Here is an interesting article:
Acute Stroke Phase Voluntary Cough and Correlation with Maximum Phonation Time American Journal of Physical Medicine & Rehabilitation – June 2012, Volume 91, Issue 6, pp 494-500
Objective: This study aimed to assess cough effectiveness after a stroke and to propose a bedside screening test.
Design: Patients who had ischemic hemispheric stroke were recruited and followed up for 2 mos. Maximum phonation time (MPT) was assessed during the first 10 days. Aspiration was evaluated on days 2 and 10 after stroke. Lung function testing was performed on day 10. Peak cough flow less than 160 liters/min was defined as the criterion for cough ineffectiveness. Correlation between peak cough flow and MPT was determined, and the optimal cutoff value relating MPT to effective cough was determined using receiver operating characteristic analysis when referring to peak cough flow.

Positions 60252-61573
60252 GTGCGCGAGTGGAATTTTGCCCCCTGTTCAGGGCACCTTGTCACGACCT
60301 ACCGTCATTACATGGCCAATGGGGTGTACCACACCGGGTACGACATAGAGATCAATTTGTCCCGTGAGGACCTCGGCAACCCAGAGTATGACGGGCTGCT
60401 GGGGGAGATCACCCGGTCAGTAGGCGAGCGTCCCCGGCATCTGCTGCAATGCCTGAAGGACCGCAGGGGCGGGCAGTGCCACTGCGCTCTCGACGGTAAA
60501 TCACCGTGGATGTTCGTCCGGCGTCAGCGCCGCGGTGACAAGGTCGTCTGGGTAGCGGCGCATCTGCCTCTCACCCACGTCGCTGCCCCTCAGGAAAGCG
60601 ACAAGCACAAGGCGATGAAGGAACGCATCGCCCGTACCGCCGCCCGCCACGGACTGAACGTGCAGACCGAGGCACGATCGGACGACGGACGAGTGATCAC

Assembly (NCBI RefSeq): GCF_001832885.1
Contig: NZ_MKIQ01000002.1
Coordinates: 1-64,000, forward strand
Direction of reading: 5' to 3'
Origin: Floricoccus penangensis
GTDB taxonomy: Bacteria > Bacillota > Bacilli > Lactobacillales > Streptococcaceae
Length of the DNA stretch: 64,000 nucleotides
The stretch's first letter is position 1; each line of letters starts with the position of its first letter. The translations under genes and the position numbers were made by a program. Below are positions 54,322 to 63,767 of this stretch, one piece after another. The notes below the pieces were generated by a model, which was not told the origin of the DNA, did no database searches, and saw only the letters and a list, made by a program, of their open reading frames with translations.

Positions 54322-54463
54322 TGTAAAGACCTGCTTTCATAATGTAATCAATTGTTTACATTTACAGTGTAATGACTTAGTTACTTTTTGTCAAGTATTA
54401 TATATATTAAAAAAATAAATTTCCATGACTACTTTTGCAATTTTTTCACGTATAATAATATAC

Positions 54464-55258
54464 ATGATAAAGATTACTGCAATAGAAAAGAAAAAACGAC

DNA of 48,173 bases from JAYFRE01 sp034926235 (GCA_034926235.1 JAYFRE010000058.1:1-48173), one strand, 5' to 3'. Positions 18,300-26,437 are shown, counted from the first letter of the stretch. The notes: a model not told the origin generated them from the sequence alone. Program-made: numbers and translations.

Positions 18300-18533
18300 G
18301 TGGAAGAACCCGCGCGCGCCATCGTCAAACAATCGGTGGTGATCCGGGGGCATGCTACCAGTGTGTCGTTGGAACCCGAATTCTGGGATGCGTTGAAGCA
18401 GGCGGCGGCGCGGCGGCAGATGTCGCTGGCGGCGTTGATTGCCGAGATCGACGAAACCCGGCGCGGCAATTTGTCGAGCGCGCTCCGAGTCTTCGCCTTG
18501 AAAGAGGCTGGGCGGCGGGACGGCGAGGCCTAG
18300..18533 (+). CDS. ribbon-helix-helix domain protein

Results: Of the 70 patients, 6 developed pneumonia (mean time, 1.7 ± 2.4 days). Lung function assessment in 32 cases revealed general reduced cough effectiveness. MPT was correlated with peak cough flow (r = 0.413, P = 0.025), and an MPT cutoff of 10 secs was identified. Forty-seven patients were able to perform MPT on day 2; 49 were able to perform on day 10. Patients with MPT of 10 secs or longer had less frequent aspiration on both day 2 (5.9% vs. 36.7%, P = 0.034) and day 10 (2.9% vs. 26.6%, P = 0.026).
Conclusions: Cough effectiveness was reduced at the time of greatest risk for pneumonia. MPT provides a reliable bedside screening test of cough effectiveness.